Surprisingly, most of the best models of spillover have been developed for the more complex vector-borne and food-borne zoonoses; this arises because the process of transmission can often be observed directly in such systems. Studies of vector-borne infections have used quantitative frameworks to integrate data on host competency, vector feeding preferences, and environmental conditions to be able to estimate spillover risk from different ecological pathways, though without explicitly incorporating dynamics (49). The food safety literature has treated the risk of pathogens crossing from animal hosts to human exposures in vivid mechanistic detail (50), setting a high standard to be matched by disease ecologists. For directly-transmitted zoonoses, it is straightforward to construct a basic model with cross-species transmission (20), but it is very challenging to delve into underlying mechanisms and estimate key parameters, particularly the cross-species contact rate and the resulting probability of infection, which typically arise from multiple and largely unobserved ecological, behavioral and physiological factors. Nevertheless, the plummeting cost of genetic sequencing brings exciting opportunities for mapping cross-species transmission (51).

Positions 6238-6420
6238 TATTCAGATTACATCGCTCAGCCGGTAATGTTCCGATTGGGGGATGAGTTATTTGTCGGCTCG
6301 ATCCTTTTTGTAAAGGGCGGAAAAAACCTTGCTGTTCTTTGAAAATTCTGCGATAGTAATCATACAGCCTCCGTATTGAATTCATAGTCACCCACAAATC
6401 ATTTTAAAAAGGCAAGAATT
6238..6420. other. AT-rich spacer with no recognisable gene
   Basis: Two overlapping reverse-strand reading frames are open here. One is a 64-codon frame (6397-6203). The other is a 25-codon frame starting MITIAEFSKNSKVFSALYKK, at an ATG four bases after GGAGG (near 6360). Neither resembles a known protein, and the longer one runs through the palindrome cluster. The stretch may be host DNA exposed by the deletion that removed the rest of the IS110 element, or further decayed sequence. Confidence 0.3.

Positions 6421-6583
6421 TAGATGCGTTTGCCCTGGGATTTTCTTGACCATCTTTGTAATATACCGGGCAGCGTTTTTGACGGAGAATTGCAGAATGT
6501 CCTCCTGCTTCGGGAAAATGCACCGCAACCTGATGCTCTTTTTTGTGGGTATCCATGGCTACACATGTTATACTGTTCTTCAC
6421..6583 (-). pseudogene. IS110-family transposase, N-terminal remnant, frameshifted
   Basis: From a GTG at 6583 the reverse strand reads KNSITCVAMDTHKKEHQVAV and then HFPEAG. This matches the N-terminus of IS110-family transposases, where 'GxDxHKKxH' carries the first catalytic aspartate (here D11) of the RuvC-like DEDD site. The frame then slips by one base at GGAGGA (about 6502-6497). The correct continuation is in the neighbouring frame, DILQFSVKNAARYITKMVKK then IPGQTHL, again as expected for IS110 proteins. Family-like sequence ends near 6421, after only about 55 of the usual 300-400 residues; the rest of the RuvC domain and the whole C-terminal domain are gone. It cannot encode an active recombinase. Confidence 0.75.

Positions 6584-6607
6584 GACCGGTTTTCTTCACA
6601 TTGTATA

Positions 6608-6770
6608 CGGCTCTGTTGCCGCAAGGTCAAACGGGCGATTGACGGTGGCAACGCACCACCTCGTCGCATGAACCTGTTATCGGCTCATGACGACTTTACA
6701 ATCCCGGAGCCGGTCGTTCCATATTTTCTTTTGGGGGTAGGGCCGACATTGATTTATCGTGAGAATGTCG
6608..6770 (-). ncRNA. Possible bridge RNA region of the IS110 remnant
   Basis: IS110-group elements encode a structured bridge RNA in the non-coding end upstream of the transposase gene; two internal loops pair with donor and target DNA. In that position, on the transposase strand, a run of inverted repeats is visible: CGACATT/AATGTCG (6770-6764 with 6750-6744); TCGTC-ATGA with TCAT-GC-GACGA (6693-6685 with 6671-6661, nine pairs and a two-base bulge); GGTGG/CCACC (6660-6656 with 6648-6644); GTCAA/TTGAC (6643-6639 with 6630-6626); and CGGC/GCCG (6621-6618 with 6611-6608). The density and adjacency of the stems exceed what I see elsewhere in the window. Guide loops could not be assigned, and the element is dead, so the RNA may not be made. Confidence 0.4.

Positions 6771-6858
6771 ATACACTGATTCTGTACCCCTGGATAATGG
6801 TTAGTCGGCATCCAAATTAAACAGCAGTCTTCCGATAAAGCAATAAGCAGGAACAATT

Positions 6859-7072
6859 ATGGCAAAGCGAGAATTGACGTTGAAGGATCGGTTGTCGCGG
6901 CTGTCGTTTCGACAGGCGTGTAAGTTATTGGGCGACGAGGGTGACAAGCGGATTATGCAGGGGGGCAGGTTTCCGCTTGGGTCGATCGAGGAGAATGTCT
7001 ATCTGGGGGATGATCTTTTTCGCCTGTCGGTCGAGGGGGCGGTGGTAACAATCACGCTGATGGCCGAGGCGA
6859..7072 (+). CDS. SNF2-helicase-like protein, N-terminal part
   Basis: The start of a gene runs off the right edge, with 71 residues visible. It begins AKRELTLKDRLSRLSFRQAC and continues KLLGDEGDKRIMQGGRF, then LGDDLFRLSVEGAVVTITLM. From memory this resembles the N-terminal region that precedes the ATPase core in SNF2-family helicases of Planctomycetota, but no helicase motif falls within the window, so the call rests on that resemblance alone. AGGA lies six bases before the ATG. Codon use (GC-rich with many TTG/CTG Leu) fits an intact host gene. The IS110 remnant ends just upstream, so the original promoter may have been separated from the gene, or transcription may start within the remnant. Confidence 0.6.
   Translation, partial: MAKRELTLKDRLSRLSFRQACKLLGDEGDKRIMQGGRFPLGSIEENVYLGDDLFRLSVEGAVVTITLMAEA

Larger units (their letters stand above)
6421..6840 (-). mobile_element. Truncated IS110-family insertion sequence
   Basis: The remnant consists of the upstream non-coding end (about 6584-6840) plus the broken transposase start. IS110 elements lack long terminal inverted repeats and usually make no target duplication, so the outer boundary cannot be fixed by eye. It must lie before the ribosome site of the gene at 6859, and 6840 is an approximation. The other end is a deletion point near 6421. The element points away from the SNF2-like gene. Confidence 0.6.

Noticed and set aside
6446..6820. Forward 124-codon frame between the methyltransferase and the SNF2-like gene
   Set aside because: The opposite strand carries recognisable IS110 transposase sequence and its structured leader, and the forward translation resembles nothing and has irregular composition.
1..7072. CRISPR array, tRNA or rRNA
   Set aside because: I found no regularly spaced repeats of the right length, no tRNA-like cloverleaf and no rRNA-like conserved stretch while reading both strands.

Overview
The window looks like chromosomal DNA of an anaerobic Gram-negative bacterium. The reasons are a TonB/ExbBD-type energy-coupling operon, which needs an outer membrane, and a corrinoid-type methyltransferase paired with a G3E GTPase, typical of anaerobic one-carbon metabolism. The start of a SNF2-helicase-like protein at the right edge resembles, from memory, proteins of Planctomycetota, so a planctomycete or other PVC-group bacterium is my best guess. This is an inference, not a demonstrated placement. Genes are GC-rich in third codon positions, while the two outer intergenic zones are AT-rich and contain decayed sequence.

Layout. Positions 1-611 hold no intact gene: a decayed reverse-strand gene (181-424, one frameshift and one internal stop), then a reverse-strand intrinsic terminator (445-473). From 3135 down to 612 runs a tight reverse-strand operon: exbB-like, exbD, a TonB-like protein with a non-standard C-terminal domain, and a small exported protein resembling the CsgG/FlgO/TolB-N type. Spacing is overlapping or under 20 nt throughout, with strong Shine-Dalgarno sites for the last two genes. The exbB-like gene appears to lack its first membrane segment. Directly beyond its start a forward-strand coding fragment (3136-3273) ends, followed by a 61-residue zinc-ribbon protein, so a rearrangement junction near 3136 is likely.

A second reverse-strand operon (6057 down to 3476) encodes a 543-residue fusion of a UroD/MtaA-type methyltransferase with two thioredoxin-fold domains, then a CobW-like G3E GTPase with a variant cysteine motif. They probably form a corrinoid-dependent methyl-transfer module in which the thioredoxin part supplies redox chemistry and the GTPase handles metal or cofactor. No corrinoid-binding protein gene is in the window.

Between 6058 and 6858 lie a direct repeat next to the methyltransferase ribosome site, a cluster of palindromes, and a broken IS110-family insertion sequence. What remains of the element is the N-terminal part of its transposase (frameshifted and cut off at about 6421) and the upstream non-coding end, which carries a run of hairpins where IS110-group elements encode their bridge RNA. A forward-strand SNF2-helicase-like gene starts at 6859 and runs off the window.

A second major gap lies in analysis of stuttering chains of inefficient human-to-human transmission following spillover. Data from these settings are dominated by stochastic effects and heterogeneities among hosts and environments, and analysis is complicated by the fundamental problem of distinguishing between primary and secondary cases. The central challenges in the study of stage III zoonoses include quantifying the rate of human-to-human transmission against a background of spillover, and monitoring for changes in pathogen transmissibility that may represent steps toward emergence of new stage IV pathogens (29).